Depending on global economic trends, technological progress, and geopolitical developments, the most important thing is that we act now to reduce carbon emissions before the world turns out to be very different at the end of the twenty-first century. Physical Science of Climate Changes were published last week. The report contains five climate reports, which differ in terms of the extent of projected warming and the ability of societies to adapt to change.
In an IPCC report published last week, different levels of emissions under different scenarios driven by various degrees of warming in climate models lead to a range of physical impacts on the world.
The implications of these different socio-economic strands of action will become more relevant in the second and third chapters of the new IPCC report, due to be published in 2022. Climate protection depends on scenarios, and each design represents different attitudes and technological advances. Climate scientist and IPCC co-author Jessica Tierney of the University of Phoenix looks at the report.
In their fifth assessment report, published in 2013 and 2014, the modelers used a series of representative concentration paths (RCPs) to project our climate future. Its authors have chosen to present a wide range of stories to help politicians and the public understand the choices ahead and what is at stake if we do not make intelligent choices.
The RCP scenarios differ due to humanity’s efforts to mitigate climate changes, ranging from high emission reductions (scenario RCP 2.6 with low emissions) to high emission reductions (scenario RCP 8.5). Some of the following scenarios indicate radiation propulsion or how much additional energy our emissions to the Earth system will add (measured in watts per square meter) by 2100. As the Earth receives more power from radiant forces, the temperature will rise.
The scenarios underlying the Sixth Assessment Report contain additional human elements that make their decoding somewhat more complex. The IPCC’s sixth assessment report includes a radiant power scenario of 2.6-4.5 watts per square meter and a high-end scenario of 7 watts / square meter.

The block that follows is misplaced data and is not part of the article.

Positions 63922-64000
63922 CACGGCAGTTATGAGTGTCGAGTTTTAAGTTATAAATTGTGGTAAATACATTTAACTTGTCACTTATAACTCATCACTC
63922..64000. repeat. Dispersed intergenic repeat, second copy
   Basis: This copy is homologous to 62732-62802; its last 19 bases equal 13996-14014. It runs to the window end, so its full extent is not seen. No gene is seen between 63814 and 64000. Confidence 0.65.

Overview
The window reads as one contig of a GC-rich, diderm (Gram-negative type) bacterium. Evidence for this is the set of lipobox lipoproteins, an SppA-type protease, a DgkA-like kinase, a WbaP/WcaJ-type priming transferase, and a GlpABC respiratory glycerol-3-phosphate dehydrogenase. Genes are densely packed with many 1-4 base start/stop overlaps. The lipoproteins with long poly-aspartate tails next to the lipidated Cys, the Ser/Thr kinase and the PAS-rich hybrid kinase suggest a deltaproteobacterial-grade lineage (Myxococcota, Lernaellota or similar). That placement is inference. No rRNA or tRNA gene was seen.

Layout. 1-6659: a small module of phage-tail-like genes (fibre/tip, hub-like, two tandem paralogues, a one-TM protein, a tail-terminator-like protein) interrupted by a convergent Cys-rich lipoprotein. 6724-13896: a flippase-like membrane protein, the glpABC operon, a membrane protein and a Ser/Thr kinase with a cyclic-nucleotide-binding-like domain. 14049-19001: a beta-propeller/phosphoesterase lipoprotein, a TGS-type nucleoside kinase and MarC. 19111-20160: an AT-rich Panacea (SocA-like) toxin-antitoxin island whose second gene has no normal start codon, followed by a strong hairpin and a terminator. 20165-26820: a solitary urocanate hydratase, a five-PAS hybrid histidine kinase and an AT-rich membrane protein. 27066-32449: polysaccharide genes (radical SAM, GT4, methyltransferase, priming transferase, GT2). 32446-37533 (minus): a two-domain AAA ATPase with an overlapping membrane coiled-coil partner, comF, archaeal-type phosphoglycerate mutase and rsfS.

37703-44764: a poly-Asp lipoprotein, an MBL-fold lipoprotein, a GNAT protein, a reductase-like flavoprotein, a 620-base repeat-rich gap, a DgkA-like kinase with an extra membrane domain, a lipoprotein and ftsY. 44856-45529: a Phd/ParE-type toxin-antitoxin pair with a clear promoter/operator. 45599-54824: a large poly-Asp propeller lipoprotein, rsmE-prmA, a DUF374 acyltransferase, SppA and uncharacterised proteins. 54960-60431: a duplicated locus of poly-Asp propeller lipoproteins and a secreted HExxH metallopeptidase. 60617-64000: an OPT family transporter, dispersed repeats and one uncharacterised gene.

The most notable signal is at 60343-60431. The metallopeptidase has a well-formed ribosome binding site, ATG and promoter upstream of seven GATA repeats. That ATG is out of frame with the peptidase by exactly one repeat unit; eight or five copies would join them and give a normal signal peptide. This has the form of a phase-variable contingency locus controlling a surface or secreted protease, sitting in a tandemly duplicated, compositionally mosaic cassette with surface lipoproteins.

The anatomy of a climate scenario
The most significant change in the new report is that emission paths are not alone. They were paired with the shared socio-economic development scenarios of the twenty-first century. It forecasts how population, economic growth, technological and geopolitical trends will affect emissions and our ability to reduce emissions and adapt to climate changes they cause.
Global emissions will reach net zero by the mid-to-late twenty-first century (or sink into negative territory). Humanity will begin to capture vast amounts of carbon dioxide from the air by using technologies that have yet to be proven on a large scale.
By the end of the century, the Earth is warming by 2.5 degrees Celsius (1.4 degrees Celsius) in the first optimistic scenario and 3.2 degrees Celsius (1.8 degrees Celsius) in the second.
The good, the bad, and the weird
Carbon emissions would remain high until the middle of the century before declining. Hausfather says this scenario aligns with the nation’s “2030 climate commitments under the Paris Agreement. By the end of this century, the world would be warming between 4.9 and 2.7 degrees Celsius.
It is a future that corresponds to historical patterns of socio-economic development. Medium-term history provides for global economic growth, with some countries on the path to greater prosperity and social equality while others are falling behind. Fertility rates in developing countries remain high, and the world’s population will peak at 9.5 billion by the end of the century.
Tail-end outcomes: unlikely but important
In many of the world’s impoverished countries, birth rates remain high, leading the world’s population to rise from 1.2 billion at the end of this century to about 8 billion. Today, many parts of the world are still vulnerable to severe climate changes impacts. Economic growth and social progress are faltering. Global cooperation is collapsing in the IPCCs, and nationalism is gaining influence in some countries. Show Source Texts
Carbon emissions will continue to rise this century, leading to global temperatures reaching a whopping 3.5 degrees Celsius above pre-industrial levels by 2100. Droughts and floods will worsen, summer Arctic sea ice will disappear within 50 years, and heatwaves will occur 40% of the time.
In such a world, humanity would not only fail to reverse its emissions curve, but it would also double fossil-fuel extraction and an energy-intensive lifestyle. If nations dug up and burned more coal this century, the world would warm to an unimaginable 4.4 degrees Celsius, hotter than it has been for millions of years.
Hausfather points out that nations, which account for two-thirds of global emissions, have already committed to reducing emissions to zero by the middle of this century. If they can deliver on that promise, and if other developed countries follow suit (there are some big ifs and buts, of course), it would put a warming outcome of between 1.5 and 2 degrees on the table. We chose the better way, “he says.